The history of Historic Virginia Key Beach Park is one the Trust is proud to share with residents and visitors alike. And it was a history that took a great change in 1979 when the park became part of the City of Miami versus Miami-Dade County and nearly ended in 1982. That year, the City of Miami closed the Park claiming that the cost of maintenance was too high. Left without any upkeep, the park fell into disrepair and it would be almost two decades before community leaders came to the rescue.

Dr. Greg Bush, a University of Miami Professor, community activist and author, informed members of Miami’s leadership when he got word that developers were planning the creation of a private, luxury, eco-tourism development on the Historic Beach Park location. One of those community leaders was Mr. Gene Tinnie, current Chair of the Virginia Key Beach Park Trust, he carried that urgent news to M. Athalie Range, (Mama Range) one of black Miami’s longtime political powerhouses.


Range (80 at the time) put her skills as a civil rights activist and politician to work as she and Tinnie built a strong and diverse community coalition that won unanimous support from city officials to preserve the historic beach. Reviving the Historic Beach Park was a monumental task that included the creation of a Civil Rights Museum Task Force, a community charrette process and gathering funding, to the tune of $40 million. The efforts orchestrated by Range, Tinnie and others led to the creation of the Virginia Key Beach Park Trust in 2001. Range’s legacy of championing Historic Virginia Key Beach Park, South Florida’s black community and people, lives on at HVKBP through her grandson, N. Patrick Range, who is the Trust’s Treasurer.

“Generational care and stewardship of our park is not a surprise. When you look back at how we got here, you see the care for this beach and what it offers to the community. That’s worth protecting,” said Gene Tinnie.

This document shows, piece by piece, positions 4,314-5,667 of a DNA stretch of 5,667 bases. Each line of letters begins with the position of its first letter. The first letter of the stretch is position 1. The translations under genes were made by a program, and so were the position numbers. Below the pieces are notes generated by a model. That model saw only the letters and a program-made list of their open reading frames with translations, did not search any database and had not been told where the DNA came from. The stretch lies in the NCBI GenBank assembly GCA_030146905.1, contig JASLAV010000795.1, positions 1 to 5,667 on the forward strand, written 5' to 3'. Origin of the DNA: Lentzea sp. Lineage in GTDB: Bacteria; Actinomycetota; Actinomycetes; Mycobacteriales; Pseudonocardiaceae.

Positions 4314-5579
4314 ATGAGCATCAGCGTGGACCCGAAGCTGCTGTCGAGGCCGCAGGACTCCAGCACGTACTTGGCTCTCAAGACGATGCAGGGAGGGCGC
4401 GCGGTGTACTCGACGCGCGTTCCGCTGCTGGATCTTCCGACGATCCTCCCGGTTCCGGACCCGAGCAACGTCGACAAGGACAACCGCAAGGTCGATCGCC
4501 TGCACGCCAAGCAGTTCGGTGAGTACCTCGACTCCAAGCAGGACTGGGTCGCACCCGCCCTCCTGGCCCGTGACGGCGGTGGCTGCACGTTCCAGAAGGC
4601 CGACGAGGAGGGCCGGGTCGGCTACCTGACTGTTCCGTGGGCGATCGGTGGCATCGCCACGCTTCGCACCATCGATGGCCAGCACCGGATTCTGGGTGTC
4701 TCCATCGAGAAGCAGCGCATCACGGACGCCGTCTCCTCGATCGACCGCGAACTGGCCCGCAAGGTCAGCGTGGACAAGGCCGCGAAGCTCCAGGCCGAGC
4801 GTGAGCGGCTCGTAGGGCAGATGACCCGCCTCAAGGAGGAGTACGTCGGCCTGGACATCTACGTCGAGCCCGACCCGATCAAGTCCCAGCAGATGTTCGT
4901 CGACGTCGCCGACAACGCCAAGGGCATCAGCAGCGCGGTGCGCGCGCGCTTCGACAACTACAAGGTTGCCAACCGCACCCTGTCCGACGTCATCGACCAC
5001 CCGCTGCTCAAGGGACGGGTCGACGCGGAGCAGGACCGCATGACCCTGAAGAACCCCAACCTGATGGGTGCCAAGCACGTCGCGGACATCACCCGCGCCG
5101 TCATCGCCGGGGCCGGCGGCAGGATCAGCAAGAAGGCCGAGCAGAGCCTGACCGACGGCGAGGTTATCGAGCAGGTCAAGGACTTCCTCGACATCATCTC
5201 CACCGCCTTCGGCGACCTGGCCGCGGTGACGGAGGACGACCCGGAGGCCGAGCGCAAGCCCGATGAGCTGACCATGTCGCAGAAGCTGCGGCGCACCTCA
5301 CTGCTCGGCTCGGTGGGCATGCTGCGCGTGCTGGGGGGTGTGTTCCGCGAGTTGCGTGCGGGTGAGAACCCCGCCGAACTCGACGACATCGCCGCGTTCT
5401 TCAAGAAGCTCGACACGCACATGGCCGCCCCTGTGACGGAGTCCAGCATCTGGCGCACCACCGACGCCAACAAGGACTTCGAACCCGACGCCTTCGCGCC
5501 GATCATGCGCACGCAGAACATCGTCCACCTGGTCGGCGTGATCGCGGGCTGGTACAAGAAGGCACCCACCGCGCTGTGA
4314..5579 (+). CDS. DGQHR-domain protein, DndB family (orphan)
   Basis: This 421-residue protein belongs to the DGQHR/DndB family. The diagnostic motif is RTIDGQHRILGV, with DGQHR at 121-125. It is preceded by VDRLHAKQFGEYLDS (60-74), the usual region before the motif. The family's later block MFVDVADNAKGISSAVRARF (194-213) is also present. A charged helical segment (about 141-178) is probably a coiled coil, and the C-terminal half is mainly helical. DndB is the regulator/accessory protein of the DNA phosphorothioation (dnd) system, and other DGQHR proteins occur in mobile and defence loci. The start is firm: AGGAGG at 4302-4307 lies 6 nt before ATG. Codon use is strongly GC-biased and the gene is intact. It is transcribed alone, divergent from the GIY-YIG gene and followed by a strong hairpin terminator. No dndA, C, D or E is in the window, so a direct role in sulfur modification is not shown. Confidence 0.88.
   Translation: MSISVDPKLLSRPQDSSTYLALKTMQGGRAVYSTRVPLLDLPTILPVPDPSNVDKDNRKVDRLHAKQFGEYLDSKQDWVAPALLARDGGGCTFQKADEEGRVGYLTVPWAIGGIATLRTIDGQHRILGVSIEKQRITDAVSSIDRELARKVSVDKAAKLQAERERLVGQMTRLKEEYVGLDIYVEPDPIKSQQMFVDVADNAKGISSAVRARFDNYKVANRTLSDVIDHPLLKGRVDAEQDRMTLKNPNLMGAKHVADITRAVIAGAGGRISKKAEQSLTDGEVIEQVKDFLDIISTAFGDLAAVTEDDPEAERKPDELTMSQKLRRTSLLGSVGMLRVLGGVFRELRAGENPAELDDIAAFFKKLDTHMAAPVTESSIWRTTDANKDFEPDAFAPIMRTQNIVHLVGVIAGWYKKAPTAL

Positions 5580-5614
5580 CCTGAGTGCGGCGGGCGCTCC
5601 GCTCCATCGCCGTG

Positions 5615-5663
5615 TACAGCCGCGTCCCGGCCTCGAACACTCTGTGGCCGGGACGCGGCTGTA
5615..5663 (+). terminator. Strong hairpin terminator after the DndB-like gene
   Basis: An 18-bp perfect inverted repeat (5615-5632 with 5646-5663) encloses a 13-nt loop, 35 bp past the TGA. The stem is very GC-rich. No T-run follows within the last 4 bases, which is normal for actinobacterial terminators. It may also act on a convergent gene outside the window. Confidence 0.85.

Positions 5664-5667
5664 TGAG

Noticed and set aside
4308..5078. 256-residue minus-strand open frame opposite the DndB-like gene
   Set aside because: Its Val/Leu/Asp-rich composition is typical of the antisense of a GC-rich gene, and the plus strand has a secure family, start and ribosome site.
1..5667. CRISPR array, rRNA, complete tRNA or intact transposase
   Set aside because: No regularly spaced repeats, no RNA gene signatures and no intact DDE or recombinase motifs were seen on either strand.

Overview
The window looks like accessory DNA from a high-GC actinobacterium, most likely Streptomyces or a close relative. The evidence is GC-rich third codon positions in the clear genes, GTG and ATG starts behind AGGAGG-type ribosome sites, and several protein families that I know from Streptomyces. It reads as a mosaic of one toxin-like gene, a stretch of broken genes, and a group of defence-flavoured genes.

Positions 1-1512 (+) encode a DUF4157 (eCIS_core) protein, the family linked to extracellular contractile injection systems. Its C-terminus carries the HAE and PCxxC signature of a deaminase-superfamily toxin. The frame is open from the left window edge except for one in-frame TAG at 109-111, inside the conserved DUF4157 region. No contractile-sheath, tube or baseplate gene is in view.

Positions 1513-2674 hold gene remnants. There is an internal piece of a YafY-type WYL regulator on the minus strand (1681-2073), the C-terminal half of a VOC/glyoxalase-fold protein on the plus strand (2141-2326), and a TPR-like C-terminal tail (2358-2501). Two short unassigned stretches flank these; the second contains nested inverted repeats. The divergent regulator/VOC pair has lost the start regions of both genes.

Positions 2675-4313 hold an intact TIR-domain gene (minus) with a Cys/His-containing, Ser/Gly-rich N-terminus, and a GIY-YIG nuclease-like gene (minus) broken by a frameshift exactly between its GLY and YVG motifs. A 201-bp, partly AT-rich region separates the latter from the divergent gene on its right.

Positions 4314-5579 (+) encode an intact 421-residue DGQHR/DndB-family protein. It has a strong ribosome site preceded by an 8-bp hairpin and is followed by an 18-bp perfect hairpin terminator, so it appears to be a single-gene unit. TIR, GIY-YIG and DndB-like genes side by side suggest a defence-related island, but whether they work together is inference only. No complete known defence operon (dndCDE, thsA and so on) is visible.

HVKBPT 75 Anniversary Color
© Historic Virginia Key Beach Park

As we approach the first ever Historic Virginia Key Beach Park Day in Florida, we are facing a relentless global pandemic which at the time of this writing has taken more than 150,000 lives in the United States. Miami and the state of Florida are now classified as the world’s epicenter for the pandemic. At the same time, many of us have been participating in and supporting the ongoing fight for justice, fairness and equality for Black lives in the wake of the murders of George Floyd, Breonna Taylor, Ahmaud Arbery and many others, at the hands of those who are supposed to protect and serve all communities.

Persistence, passion and community unity are the things that have gotten the Park to 75 years. South Florida’s communities continue to draw on the strength of those before us, like M. Athalie Range, like Lawson Thomas and everyone who joined in that very first Wade-In back in 1945 as we look ahead to the next 75 years.

In a city full of iconic places and people, Historic Virginia Key Beach Park will continue to thrive on the values upon which it was founded 75 years ago and be a place that welcomes and celebrates the diversity that makes Miami a one of-a-kind city.

Virginia Key Beach Park Trust relies heavily on private donors and corporate philanthropy plus public events to supplement limited municipal funding. Charitable contributions together with selected naming opportunity rights within the park are devoted to ongoing educational, environmental and historic preservation programs to benefit the general public. To support Historic Virginia Key Beach Park, please donate here. 

To learn more about the Park’s 75th anniversary celebrations, please visit: https://virginiakeybeachpark.net/

The post How South Florida’s Civil Rights Movement Started in the Water and the Impacts 75 Years Later appeared first on Ocean Conservancy.